Family Rituals Prepared by Ronald B. Cox, Jr. Ph.D., CFLE
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Family Rituals Prepared by Ronald B. Cox, Jr. Ph.D., CFLE

Family Science Extension Specialist. Oklahoma State University. OHCE Leader Lesson. March 2010. Objectives. What is family ritual?. How do rituals help my family ?. Why are family rituals important for divorce and remarried families ?.

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Family Rituals Prepared by Ronald B. Cox, Jr. Ph.D., CFLE

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Family Rituals

Prepared by Ronald B. Cox, Jr. Ph.D., CFLEFamily Science Extension SpecialistOklahoma State UniversityOHCE Leader LessonMarch 2010



What is family ritual?How do rituals help my family ?Why are family rituals important for divorce and remarried families ?How do I create a family ritual ?How can a family ritual become a community ritual?


Topic I:What is family ritual?

Family rituals are repeated and coordinated activities that have significance for the family.

There are different types of rituals coordinated around different events and circumstances.


Routines Vs. Rituals

Routines typically involve communication that says “this is what needs to be done.” Rituals, on the other hand, have a practical component of organizing the group but also involve a symbolic communication that says “this is who we are” as a group or family.


Routines Vs. Rituals

Consider family mealtimes as an example: A mealtime routine may involve communication regarding who needs to pick up milk on the way home from work. The mealtime ritual, on the other hand, involves conversation as a group that may include inside jokes, symbolic objects (like grandma’s silver), and things that may only be meaningful to the family (where each member sits).


Group Activity – Rich’s story

For many years, on October second my back was sore. That was because every October first our family spent the night on the floor! Spending the night on the floor became a family tradition because many years ago on October first we arrived at our new home in Denver several days ahead of the moving van – not intentionally mind you. Rather than get a hotel room the kids convinced us that we had everything we needed to live for a few nights – a floor, a roof, a fireplace, a refrigerator and stove. So we filled the family room with sleeping bags and camped out in the family room. That would have been the end of the story except the following year, as I was tucking my youngest son into his warm bed, I reminded him that last year at this time we were on the floor in front of the fireplace. “Hey, that’s right! Let’s do it again!” We did and we have and it soon became a tradition. Now every October first we camp out in the family room and tell stories and eat popcorn and remember those first few days “roughing it” in our new home. As I think back, that special time over the years helped us form a special bond that strengthened our family.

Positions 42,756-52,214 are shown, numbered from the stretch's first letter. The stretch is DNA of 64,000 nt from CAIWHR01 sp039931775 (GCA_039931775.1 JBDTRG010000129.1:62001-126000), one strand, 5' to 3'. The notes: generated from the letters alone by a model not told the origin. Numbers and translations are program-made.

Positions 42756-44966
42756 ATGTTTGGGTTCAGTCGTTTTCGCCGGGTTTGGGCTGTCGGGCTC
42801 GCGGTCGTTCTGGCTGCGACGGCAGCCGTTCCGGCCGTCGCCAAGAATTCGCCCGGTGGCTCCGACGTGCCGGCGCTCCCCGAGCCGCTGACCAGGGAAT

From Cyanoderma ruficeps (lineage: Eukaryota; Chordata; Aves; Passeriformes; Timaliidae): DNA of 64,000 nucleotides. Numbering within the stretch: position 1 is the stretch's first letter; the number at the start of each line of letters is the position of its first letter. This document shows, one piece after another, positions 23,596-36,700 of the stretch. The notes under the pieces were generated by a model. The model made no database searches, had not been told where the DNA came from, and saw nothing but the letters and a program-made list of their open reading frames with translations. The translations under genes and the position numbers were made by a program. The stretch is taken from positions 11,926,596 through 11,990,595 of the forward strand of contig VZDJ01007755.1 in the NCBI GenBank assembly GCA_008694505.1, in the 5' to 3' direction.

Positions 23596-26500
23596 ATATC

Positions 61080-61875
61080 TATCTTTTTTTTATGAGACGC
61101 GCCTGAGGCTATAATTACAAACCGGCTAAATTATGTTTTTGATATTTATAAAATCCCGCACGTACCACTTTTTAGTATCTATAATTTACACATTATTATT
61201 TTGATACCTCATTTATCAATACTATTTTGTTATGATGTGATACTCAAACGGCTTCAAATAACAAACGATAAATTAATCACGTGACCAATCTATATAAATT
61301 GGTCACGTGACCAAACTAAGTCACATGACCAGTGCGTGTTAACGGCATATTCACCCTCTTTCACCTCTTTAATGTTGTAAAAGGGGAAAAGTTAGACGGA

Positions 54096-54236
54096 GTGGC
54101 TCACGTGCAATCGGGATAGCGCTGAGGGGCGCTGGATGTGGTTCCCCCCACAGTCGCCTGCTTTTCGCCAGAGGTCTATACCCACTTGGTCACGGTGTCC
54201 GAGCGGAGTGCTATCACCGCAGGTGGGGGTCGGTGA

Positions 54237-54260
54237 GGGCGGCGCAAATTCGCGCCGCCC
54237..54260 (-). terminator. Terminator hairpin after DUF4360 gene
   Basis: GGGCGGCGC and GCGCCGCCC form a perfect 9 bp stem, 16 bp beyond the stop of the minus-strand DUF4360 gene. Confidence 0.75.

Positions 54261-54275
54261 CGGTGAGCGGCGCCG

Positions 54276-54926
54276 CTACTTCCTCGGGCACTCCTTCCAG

Topic II: How do rituals help my family?

Families who have established rituals do better in a variety of ways:School performance Mental health issues in childrenReducing conflict and divorce in couples. Improving preschool children's health, Protecting against the transgenerational transmission of alcoholism.


Rituals Strengthen Families

Having a number of family rituals will not necessarily determine whether or not your family is successful. Family rituals do help to strengthen families in four important areas:


Rituals Strengthen Families

Predictability. The sense of regularity and order that families and couples require.Connection. Family rituals are a time when the family can re-connect and assure one another of their love and commitment to one another. Identity. They provide a sense of belonging and what is special about the family. A way to enact values. Family rituals allow us to demonstrate what we believe and hold dear.


Rituals Strengthen Families

There are many things that I remember about growing up in those cold Michigan winters. However, the one that shines the brightest in my mind has to do with my Dad and how he taught me what it meant to be a neighbor. Every year in Michigan there would always be a few of those menacing snowfalls that made it difficult for people to get home. At that time, we lived on top of a hill that was part of a ridge of sorts that separated the front half of the neighborhood from the back half. When it snowed a lot, almost no one could make it up that hill without a little help. My dad worked the early shift at GM and was usually home by 2:30 or 3:00 in the afternoon, which was often before the worst of snow had accumulated. On those nights, as the evening progressed and the snow got deeper, I would, without fail, hear the sound of spinning tires followed by, “boy get your boots and your shovel,” and out we would go. I couldn’t begin to tell you how many cars we pushed and shoveled out of ditches and back onto their way home over the years. One thing I do remember, though, the grateful smiles and appreciation of the countless neighbors who were the recipients of my Dad’s sense of community – a sense that later became my own.